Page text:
But there is one memory that stands apart from the others of my beloved motherland. It is of me as a small child standing before a drinking fountain–the old fashion kind with a chrome bowl and faucet on a stand-up pipe–in the public park in downtown Jacksonville, Florida. I am thirsty and want to drink but I don’t understand a sign posted next to the fountain. I can read it but I don’t know what it means. “For Whites Only” it says. Does that mean I cannot drink? I ask my mother and she explains to me, for the first and last time, the meaning of the word “white” in America.
In the front pages of American newspapers this morning we are being reminded of just how far from the “whites only” sign on public drinking fountains we have not come. Maybe some will call it a victory that a member of the notorious terrorist group, the Ku Klux Klan, was convicted of “manslaughter” in the killings of three young men who were pursuing a calling to make it possible for American Negros in the South to register to vote. Two of the murdered men were “white.”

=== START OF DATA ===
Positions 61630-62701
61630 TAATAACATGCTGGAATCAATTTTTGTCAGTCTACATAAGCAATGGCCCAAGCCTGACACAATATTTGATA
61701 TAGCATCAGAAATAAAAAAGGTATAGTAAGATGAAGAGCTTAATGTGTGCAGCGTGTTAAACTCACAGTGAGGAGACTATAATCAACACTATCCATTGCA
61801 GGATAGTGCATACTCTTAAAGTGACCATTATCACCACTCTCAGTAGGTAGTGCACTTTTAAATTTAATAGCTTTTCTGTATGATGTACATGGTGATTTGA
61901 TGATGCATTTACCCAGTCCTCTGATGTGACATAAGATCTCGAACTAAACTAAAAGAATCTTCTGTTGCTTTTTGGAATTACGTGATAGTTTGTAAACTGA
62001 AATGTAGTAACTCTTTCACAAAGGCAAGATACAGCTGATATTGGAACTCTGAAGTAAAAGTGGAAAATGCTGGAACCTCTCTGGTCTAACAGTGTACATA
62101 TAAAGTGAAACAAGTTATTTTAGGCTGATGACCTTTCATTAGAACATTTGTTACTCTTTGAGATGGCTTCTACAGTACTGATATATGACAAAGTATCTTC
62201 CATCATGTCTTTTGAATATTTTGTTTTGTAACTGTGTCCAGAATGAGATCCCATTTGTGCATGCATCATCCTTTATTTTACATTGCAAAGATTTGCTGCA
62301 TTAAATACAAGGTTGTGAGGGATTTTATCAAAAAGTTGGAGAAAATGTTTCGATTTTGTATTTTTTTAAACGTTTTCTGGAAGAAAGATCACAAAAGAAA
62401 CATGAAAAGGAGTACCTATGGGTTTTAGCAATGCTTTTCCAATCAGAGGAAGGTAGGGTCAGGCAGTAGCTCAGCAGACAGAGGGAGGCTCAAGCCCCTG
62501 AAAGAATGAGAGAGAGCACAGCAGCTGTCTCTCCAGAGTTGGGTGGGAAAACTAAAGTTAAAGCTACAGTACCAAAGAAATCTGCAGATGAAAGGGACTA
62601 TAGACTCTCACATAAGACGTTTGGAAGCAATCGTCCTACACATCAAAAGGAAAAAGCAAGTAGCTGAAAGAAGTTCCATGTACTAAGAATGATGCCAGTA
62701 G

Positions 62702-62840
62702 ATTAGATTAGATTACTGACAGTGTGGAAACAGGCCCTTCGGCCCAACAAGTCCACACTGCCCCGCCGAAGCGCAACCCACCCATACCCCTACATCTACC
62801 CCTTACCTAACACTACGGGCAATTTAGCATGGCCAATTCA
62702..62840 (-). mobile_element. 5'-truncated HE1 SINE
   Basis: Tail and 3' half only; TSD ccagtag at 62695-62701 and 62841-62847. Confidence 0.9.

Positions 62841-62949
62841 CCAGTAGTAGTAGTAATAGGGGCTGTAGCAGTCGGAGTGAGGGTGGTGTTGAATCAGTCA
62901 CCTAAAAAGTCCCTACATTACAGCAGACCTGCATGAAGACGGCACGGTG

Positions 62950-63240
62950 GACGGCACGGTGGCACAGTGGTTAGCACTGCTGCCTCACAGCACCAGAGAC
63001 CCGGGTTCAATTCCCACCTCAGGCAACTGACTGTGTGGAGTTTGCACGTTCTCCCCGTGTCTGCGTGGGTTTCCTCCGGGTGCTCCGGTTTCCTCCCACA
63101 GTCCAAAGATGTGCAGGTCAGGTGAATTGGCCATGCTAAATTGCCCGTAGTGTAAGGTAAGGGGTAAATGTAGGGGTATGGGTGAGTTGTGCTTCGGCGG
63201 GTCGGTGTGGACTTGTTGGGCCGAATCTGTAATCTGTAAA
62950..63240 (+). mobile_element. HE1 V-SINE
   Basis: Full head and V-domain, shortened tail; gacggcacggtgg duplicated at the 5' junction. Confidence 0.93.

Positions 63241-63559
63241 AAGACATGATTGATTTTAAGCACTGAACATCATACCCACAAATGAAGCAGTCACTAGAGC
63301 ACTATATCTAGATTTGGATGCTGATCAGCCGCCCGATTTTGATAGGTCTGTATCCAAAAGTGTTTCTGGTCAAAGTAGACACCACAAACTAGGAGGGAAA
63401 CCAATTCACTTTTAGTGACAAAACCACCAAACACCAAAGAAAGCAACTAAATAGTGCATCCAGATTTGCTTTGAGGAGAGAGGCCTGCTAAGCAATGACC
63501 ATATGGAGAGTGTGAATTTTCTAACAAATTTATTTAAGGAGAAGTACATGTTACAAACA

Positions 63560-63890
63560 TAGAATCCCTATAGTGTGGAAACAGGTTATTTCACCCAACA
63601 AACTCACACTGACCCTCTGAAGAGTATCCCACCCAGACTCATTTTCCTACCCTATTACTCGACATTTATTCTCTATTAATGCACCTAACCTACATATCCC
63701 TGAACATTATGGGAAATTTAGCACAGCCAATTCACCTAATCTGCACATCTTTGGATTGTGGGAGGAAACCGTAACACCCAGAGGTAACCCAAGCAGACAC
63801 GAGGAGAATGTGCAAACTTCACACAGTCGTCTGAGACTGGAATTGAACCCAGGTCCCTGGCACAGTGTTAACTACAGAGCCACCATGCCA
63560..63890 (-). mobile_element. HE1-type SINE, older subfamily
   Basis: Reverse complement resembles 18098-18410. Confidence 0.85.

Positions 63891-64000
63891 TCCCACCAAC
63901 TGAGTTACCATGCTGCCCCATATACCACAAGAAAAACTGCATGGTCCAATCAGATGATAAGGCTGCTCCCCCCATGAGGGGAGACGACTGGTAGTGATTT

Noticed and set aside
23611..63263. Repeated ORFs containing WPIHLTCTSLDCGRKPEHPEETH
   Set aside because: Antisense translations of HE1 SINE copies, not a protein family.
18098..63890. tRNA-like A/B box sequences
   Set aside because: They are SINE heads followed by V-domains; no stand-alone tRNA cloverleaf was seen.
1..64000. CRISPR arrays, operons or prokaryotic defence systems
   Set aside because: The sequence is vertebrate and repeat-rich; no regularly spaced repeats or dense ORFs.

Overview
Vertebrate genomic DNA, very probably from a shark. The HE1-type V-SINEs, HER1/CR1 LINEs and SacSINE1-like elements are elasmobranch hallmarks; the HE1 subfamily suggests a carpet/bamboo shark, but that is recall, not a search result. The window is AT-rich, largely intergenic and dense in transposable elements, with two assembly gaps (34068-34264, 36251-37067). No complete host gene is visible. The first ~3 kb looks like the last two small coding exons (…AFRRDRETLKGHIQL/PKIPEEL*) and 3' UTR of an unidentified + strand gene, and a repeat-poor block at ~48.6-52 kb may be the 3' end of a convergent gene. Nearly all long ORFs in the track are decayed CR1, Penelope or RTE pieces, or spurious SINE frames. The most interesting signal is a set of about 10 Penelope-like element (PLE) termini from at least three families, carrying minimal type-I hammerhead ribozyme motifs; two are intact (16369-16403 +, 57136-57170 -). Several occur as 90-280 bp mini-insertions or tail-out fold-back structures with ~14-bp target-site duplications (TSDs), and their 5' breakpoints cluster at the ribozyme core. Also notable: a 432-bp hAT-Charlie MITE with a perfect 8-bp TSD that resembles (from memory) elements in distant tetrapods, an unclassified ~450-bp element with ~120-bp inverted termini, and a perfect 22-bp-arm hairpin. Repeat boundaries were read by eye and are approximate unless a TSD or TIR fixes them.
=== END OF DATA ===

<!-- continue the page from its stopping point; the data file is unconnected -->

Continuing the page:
Also in our newspapers, probably not on the front page, is mention of the fact that our leaders in Washington, D.C. are calling for a major cutback in public financing of the Corporation for Public Broadcasting which provides crucial funding for public television programs like Sesame Street. These same leaders have a very specific reason for wanting to cut public television funding: it promotes liberal “agendas” or ideas. And public television is what the children of America watch. The little ones. The ones that can’t yet read signs like the one posted by that drinking fountain in Jacksonville, Florida.
Public television programs like Sesame Street make visual and audible to the children of America the liberal viewpoint that ALL humans–not just “white” ones–are people to be loved, respected, and treated equally. Public television is predicated on a guiding principle that prejudice–in any form–should not be a part of its programming. That’s what being educational means. It means that there is a place in every home for children to see, to hear, and to feel what it is to be a loved, valued, and equal human being.
There is no other corporation in American that is committed to defeating prejudice in the hearts and minds of our children. That is why we should support Public Television. And because there is still a Ku Klux Klan